Although the conflict is halfway around the world, Russia’s invasion of Ukraine will
impact the U.S. in many ways. First off, we’re already seeing the jump in gas prices.
Secondly, Ukraine (the “breadbasket of Europe”) is a big exporter of other commodities,
like corn and wheat. Mike Slattery, chair of the Department of Environmental Sciences at TCU opined about the impact
of the Russian invasion.

Republicans making progress with Hispanic voters
Feb. 25, 2022
KERA-TV
Republicans were going door-to-door, connecting to conservative Hispanic Catholics
and evangelicals, generations who may have well grown up hunting birds with friends
and family along the largely rural border. JoAnn Green, political science professor, said, “Issues like abortion, definitely second Amendment issues,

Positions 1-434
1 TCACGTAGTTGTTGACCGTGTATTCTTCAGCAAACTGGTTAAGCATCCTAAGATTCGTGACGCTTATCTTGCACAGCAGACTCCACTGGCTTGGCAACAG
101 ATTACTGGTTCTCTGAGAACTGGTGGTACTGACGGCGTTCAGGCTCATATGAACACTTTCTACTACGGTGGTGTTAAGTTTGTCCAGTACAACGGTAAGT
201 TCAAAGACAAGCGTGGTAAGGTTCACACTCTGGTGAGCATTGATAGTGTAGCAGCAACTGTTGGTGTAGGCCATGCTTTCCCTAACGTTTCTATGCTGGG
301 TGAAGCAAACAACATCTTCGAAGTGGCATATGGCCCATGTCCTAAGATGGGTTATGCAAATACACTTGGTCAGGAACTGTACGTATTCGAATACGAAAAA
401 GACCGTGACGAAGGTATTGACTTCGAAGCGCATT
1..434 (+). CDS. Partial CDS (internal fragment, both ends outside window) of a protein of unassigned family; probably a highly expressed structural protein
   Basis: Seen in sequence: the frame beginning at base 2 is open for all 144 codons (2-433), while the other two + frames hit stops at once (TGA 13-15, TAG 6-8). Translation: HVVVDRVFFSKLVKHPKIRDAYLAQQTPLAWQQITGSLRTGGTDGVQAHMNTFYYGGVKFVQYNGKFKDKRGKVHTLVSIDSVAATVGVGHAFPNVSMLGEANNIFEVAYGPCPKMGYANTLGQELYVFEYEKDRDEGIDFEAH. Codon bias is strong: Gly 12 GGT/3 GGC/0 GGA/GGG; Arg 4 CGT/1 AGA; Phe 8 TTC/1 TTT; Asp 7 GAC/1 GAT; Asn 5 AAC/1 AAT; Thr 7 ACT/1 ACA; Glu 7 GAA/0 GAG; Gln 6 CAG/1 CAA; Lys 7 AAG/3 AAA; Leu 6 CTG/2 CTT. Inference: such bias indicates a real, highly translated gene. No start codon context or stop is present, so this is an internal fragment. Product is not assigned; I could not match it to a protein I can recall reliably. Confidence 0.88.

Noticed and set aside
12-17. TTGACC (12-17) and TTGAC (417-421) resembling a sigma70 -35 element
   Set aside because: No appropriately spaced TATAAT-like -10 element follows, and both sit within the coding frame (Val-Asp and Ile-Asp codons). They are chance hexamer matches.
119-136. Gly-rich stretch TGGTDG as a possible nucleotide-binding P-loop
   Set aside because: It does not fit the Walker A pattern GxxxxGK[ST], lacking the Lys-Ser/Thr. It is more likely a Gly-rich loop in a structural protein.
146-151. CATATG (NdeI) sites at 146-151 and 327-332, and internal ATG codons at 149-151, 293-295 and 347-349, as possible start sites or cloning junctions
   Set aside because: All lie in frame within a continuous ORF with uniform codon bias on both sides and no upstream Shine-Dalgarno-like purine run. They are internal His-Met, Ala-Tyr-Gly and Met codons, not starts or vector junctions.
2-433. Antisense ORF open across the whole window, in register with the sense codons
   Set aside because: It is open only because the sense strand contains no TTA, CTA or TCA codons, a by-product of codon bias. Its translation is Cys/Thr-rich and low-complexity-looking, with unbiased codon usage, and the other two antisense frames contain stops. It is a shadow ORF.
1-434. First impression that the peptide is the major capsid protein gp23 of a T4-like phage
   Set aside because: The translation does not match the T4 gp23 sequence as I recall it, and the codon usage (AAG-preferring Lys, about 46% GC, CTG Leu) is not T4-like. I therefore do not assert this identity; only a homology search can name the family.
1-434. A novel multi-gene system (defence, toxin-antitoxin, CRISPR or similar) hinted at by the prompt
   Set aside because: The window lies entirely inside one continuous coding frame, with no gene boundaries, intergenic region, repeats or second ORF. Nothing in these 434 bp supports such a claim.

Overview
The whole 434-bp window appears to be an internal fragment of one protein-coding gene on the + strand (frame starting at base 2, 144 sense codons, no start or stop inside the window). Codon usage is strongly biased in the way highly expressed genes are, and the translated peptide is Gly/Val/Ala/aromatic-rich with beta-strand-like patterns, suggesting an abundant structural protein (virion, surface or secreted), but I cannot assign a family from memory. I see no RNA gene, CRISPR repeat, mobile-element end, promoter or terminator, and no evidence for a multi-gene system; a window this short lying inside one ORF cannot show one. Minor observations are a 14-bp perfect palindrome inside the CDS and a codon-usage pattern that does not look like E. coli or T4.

economic issues, oil and gas industry — many of them, when asked by academics, identify
as white, so very much part of the Texas culture.”

Fiery Debate Among 3 Republicans Who Want To Unseat Texas Attorney General Ken Paxton 
Feb. 24, 2022
KTVT-TV
The three Republicans challenging Texas Attorney General Ken Paxton in the GOP primary
took the stage for a debate. Paxton, who is leading in all the polls, declined to
attend. TCU political science professor Jim Riddlesperger says he believes Paxton may not have attended because he is relying upon former President
Trump’s support and being the incumbent. “And I don’t think that he thinks that his